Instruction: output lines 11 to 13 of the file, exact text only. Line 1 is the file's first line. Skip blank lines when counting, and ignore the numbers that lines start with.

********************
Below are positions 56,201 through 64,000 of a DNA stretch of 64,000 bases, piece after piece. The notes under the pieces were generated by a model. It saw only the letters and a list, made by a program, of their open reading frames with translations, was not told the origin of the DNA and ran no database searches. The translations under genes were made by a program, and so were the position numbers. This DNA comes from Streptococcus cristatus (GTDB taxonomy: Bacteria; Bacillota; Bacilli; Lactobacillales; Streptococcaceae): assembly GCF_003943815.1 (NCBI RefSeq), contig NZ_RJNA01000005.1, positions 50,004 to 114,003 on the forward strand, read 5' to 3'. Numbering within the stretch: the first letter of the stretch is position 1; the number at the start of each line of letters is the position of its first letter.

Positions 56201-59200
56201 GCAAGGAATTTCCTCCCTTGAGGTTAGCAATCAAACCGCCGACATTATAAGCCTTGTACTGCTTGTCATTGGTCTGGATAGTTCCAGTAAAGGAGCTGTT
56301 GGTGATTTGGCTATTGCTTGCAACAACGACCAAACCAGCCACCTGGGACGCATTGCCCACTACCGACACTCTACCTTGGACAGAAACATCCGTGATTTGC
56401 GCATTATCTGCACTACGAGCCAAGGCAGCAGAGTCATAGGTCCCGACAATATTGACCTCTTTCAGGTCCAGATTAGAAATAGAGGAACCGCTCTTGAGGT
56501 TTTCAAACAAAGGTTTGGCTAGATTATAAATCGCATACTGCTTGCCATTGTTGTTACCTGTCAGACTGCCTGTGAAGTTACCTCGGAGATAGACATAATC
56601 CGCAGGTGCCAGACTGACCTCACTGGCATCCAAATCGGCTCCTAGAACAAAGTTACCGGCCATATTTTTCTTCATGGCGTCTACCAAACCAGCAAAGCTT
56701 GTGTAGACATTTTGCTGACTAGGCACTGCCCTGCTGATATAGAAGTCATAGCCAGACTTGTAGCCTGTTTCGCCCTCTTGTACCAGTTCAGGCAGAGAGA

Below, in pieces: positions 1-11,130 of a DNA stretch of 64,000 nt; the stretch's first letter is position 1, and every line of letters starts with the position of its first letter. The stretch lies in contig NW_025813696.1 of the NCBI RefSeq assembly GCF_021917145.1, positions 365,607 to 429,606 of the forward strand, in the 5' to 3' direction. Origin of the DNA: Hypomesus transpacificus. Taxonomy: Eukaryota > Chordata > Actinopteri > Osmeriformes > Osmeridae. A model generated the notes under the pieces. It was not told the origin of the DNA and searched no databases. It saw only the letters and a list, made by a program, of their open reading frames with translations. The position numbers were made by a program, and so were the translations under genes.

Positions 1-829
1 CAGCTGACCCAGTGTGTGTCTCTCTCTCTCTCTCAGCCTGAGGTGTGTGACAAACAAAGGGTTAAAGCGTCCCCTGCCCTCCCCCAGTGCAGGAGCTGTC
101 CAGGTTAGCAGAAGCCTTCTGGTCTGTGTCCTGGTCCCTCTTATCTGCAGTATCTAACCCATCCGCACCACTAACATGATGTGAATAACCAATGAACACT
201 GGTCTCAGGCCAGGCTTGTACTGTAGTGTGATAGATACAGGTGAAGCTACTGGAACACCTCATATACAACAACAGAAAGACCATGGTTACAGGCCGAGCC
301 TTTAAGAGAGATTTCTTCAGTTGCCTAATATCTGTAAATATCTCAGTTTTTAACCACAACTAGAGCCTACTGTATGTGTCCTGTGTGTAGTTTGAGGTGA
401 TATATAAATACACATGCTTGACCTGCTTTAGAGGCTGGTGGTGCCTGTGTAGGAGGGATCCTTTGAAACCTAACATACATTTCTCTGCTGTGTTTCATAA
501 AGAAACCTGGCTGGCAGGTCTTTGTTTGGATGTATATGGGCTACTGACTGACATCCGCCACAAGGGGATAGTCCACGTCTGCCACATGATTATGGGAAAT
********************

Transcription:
1 CAGCTGACCCAGTGTGTGTCTCTCTCTCTCTCTCAGCCTGAGGTGTGTGACAAACAAAGGGTTAAAGCGTCCCCTGCCCTCCCCCAGTGCAGGAGCTGTC
101 CAGGTTAGCAGAAGCCTTCTGGTCTGTGTCCTGGTCCCTCTTATCTGCAGTATCTAACCCATCCGCACCACTAACATGATGTGAATAACCAATGAACACT
201 GGTCTCAGGCCAGGCTTGTACTGTAGTGTGATAGATACAGGTGAAGCTACTGGAACACCTCATATACAACAACAGAAAGACCATGGTTACAGGCCGAGCC